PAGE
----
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  • Author or Editor: Chet B. Thomas x
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Abstract

Objective—To evaluate the features, underlying causes, results of diagnostic testing, and treatment of pneumothorax in dairy cattle.

Design—Retrospective study.

Animals—30 dairy cattle.

Procedure—Medical records of all cattle with a diagnosis of pneumonia were reviewed. For cattle with pneumothorax, information was obtained pertaining to signalment, anamnesis, diagnosis, treatment, and outcome. Survival data were compared between cattle with pneumonia with or without pneumothorax.

Results—Pneumothorax was associated with bronchopneumonia in 18 cattle, interstitial pneumonia in 7 cattle, pharyngeal or laryngeal trauma in 3 cattle, and neonatal respiratory distress in 2 calves. Bovine respiratory syncytial virus was the most commonly detected infectious agent. Eighteen of 30 (60%) cattle survived; 8 were euthanatized and 4 died. Survival rate was 81% for cattle with pneumonia without pneumothorax during the same time period. Pneumothorax was a significant risk factor for failure to survive to discharge from the hospital for cattle with underlying chronic bronchopneumonia.

Conclusions and Clinical Relevance—Pneumothorax in dairy cattle appears to occur most commonly in association with chronic bronchopneumonia. Cattle of both sexes and all ages can be affected. (J Am Vet Med Assoc 2004;225:732–735)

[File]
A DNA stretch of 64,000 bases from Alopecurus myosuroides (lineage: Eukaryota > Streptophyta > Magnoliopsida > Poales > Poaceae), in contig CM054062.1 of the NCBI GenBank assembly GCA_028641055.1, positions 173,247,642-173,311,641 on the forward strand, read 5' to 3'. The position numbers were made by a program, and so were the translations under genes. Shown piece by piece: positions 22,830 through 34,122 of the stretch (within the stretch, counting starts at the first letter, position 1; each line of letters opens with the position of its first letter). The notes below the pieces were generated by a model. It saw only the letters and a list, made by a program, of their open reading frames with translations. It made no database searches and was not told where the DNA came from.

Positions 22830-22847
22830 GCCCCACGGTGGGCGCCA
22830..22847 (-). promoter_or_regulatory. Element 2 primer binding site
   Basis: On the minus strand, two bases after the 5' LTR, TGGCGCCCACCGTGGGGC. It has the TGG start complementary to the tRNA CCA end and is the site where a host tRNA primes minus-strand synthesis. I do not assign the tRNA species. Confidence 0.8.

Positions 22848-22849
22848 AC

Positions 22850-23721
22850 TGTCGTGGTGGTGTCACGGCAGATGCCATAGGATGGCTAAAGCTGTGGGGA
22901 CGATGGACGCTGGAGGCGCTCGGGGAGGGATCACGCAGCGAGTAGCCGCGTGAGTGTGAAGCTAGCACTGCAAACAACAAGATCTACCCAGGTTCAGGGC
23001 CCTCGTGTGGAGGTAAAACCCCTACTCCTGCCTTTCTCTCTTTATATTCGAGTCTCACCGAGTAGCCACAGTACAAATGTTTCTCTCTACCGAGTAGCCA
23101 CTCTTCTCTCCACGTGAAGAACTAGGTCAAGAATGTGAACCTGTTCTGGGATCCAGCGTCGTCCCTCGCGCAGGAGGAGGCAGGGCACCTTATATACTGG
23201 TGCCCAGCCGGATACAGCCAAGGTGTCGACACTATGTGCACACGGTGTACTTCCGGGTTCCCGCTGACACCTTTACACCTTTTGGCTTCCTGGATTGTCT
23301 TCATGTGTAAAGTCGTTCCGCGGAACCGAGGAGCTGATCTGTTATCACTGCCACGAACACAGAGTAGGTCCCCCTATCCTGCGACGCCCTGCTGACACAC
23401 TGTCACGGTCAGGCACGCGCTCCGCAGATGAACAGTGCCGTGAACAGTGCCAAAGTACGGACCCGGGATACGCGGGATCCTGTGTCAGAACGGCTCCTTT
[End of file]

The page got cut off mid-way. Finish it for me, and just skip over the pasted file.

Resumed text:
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in Journal of the American Veterinary Medical Association

Abstract

Objective—To determine whether Salmonella spp could be isolated from the environment of free stall dairies in Wisconsin without any history of clinical salmonellosis and determine the serotype and antimicrobial susceptibility of any Salmonella isolates recovered from the environment.

Design—Cross-sectional study.

Study Population—20 free stall dairies with no history of clinical salmonellosis.

Procedures—Dairy owners completed a questionnaire regarding management and production practices. Multiple swab samples were obtained from throughout the free stall facilities and submitted for bacterial culture for Salmonella spp. Odds ratios were calculated to compare herd-level risk factors between dairies from which Salmonella organisms were isolated and herds from which Salmonella organisms were not isolated.

ResultsSalmonella organisms were isolated from 9 of the 20 (45%) dairies. Salmonella serotype Meleagridis was isolated from 4 dairies, S Meleagridis and S Kentucky were isolated from 2 dairies, S Meleagridis and S Cyprus were isolated from 1 dairy, S Cerro was isolated from 1 dairy, and S Corvallis was isolated from 1 dairy. All isolates were susceptible to all antimicrobial agents tested. None of the potential risk factors analyzed demonstrated a significant association with an increased likelihood of isolating Salmonella spp.

Conclusions and Clinical Relevance—Environmental Salmonella contamination was demonstrated on free stall dairies with no history of clinical salmonellosis. (J Am Vet Med Assoc 2004;225:574–577)

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in Journal of the American Veterinary Medical Association